Tag Archives: Elif Shafak

The Gaze by Elif Shafak. Translated from the Turkish by Brendan Freely

The Gaze by Elif Shafak

Title: The Gaze
Author: Elif Shafak
Translated from the Turkish by Brendan Freely Publisher: Penguin UK
ISBN: 978-0241201916
Genre: Literary Fiction, Translations, Women in Translation
Pages: 272
Source: Publisher
Rating: 5/5

Reading Elif Shafak is a thing of joy. For me at least, and I am guessing for most people as well. I am also one of those who perhaps didn’t enjoy The Forty Rules of Love: A Novel of Rumi as much as her other works, but even then, I will never write her off basis one book. Anyway, back to the point.

I have started an Elif Shafak Reading Project this year – to read one Shafak every month starting with The Gaze, which I reread in January. The Gaze still is my favourite book written by her. It unpacks so much. It is layered with so much – our preconceived notions about people, about the way they look, and how we look in that regard; of how the world views us, and how our desire to look at others takes life spinning in different orbits.

The Gaze is perhaps not Shafak’s popular book, but I absolutely adore it. A story that spans across time and characters that are embroiled in the concept of how they look and what it means to them. An obese woman and her lover, a dwarf, decide to reclaim the streets. They decide to step out in the world that ridicules them. So, they reverse roles. The man wears make-up and dresses like a woman. The woman sports a moustache on her face. This is their story.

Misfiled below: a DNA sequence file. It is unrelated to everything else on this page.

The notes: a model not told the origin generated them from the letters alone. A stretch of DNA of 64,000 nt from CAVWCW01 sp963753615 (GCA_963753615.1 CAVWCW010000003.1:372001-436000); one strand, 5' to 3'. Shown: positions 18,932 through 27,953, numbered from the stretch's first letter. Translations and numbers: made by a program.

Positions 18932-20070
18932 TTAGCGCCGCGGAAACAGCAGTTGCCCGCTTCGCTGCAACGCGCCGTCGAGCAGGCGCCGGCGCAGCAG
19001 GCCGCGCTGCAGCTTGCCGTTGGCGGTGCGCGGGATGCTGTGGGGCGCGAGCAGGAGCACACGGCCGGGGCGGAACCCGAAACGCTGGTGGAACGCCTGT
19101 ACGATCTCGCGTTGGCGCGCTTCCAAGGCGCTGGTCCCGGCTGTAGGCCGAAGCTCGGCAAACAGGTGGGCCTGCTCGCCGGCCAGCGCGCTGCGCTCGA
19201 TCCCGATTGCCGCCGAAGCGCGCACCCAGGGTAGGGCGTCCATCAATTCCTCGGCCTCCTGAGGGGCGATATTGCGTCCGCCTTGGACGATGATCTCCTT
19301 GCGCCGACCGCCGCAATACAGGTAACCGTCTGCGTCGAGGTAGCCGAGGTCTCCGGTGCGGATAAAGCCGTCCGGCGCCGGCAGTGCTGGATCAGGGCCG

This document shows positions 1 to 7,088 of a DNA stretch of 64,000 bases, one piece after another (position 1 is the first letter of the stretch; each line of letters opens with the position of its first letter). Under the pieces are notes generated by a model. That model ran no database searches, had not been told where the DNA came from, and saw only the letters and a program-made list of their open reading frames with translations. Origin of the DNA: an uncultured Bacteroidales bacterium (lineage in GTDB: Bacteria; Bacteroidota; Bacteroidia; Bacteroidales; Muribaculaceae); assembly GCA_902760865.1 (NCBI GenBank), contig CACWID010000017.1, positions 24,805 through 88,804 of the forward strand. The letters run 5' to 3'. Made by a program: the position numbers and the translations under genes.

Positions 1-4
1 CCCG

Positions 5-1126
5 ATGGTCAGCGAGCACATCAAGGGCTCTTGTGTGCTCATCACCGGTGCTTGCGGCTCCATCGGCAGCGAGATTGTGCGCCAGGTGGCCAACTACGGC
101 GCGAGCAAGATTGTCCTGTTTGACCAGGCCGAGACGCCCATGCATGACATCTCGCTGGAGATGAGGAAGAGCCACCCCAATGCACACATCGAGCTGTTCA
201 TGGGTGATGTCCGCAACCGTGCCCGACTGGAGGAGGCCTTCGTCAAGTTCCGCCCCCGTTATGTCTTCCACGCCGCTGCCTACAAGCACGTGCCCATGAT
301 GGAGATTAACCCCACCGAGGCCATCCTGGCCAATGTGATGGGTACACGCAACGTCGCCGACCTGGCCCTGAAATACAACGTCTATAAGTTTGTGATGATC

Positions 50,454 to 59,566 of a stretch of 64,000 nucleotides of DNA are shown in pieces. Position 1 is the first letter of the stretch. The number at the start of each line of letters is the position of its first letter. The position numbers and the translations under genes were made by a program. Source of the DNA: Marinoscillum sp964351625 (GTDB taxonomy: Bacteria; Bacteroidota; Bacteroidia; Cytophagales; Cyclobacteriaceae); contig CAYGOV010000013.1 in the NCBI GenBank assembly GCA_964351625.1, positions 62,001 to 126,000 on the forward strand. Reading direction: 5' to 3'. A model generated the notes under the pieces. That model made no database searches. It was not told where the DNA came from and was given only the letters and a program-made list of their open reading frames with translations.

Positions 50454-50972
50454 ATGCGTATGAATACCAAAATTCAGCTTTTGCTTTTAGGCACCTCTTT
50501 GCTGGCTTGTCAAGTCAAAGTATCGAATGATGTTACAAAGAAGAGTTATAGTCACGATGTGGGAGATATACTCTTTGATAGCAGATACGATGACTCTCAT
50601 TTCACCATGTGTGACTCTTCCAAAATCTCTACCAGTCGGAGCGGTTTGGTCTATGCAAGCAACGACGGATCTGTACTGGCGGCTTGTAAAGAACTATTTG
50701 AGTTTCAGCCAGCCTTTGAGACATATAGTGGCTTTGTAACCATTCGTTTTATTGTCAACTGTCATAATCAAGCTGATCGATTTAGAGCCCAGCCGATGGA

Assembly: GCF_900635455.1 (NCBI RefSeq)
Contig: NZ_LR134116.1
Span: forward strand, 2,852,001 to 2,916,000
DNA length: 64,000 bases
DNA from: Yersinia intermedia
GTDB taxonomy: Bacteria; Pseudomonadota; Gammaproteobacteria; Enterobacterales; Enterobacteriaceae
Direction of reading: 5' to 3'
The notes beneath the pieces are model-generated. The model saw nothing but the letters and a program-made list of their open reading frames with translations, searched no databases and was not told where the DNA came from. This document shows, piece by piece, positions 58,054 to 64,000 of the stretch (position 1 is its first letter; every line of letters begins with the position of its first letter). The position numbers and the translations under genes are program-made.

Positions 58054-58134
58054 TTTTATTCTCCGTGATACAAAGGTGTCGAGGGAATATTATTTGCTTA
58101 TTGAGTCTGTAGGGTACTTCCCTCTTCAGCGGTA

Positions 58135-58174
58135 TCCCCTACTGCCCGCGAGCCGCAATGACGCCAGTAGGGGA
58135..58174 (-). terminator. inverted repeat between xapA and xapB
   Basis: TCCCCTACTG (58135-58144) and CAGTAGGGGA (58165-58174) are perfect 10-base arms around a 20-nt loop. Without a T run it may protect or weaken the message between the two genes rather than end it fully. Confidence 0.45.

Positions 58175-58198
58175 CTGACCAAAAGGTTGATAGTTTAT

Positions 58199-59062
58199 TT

There is then the story of Memis that takes place centuries ago – who decides to create a circus of people, and not animals – weird looking people to get others intrigued and curious to come and see them. At the same time, we see Memis’s loneliness and why he does what he does. In all of this, there is also the Dictionary of The Gazes that the dwarf is working on. It is based on incidents, and movies, and what does the gaze mean at the end of the day.

Shafak’s prose shines on every page. The writing is terrific and for me it was hard to believe (as always) that this was one of her earlier works. The translation by Brendan Freely is on point. At no point do you feel that you are reading a translated work. The book is suggestive. The book is all sorts of unique and perhaps even difficult to get into. The book isn’t linear in its narrative and I love that about it. Read The Gaze to get a sense of Shafak’s writing and the worlds she conjures, as an extension of the world we inhabit.

Book Review: The Gaze by Elif Shafak

The Gaze by Elif Shafak Title: The Gaze
Author: Elif Shafak
Publisher: Penguin Books